2020 Tour de France in a Nutshell


The Tour de France is one of the few sporting events that is being held this year and is going on right now. It began on August 29th and will run until September 20th.

Instead of full cancellation, the race was postponed two months. The race has only been cancelled twice in history, during World War I and World War II. 2020 was the only time the race had ever been postponed during peacetime since its inception in 1903.

The race has a lot to prove in terms of safety and strict sanitary conditions have been put in place. Racers have to stay in their sanitary bubble, and if any team has 2 or more members who test positive for COVID-19, the race has the ability to remove them from the race entirely. Crowds, media, and support crews have all been strictly limited and distanced from the racers.

According to Forbes, “this year could be one of the biggest ever tours, since the first, when Maurice Garin won in 1903, for a number of reasons, and not just economic.”

The race is broadcast in nearly 200 countries and normally draws 10-12 million tourists who line the race route. The tourists will be absent this year, similar to most pro sports, but the energy is still high as racers compete for the coveted yellow jersey.

“People appreciate the skill of the riders like Egan Bernal, Sepp Kuss or Tejay van Garderen, watching them tear through the lush countryside over 21 stages and 3,484 km (2,165 miles) through beautiful French mountains and towns. Despite the rain, Norwegian Alexander Kristoff won the first stage of the 107th Tour de France in Nice to to wear the coveted yellow jersey. The French press called it le toboggan niçois (the Niçoise slide) as they ploughed round each hair-raising bend to descend down a scary sloping incline.” Forbes.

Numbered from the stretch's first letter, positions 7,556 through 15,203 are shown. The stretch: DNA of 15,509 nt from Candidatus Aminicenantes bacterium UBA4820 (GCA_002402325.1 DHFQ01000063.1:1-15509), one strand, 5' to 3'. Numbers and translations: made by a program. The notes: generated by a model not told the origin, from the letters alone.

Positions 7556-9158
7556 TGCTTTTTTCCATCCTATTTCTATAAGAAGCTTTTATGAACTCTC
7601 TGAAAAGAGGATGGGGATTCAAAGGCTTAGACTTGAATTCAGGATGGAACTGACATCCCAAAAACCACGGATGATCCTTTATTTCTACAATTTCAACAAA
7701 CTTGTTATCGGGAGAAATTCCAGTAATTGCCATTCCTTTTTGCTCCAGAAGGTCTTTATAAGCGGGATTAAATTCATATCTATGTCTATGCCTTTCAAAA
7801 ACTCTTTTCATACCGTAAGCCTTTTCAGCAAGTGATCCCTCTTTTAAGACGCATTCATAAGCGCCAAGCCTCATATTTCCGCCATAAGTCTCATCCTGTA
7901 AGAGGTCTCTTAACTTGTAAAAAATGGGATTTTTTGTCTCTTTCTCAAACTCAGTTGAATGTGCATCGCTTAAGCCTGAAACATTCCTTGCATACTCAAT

The Tour begins in Nice, France and ends in Paris, France as riders embark through 21 stages. A full view of the route can be viewed here.

The racers left southern France on September 1st to head up through the Alpilles (baby Alps) from Sisteron to Orcières-Merlette, which is 1,800 meters above sea level. Previously the race had been about speed, but will soon change to elevation.

You can watch the Tour de France here, as the riders strive for that prestigious yellow jersey throughout September.


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Mandi began running in middle school and never stopped. As a high school and college cheerleader, running was the exact athletic counterpart to keep her fitness levels high. While attending The John Marshall Law School in 2007, Mandi ran her first Chicago Marathon, the final year it was partnered with title sponsor, LaSalle Bank. Mandi has continued to run several marathons and half marathons each year. An Illinois licensed attorney, Mandi is currently the Executive Director of the Lake County Municipal League, a council of government representing 42 municipalities in Lake County. An avid weekend race warrior, Mandi tries to run 2-3 races each month from Milwaukee to Chicago and loves the opportunity to report about her experiences in Chicago Athlete


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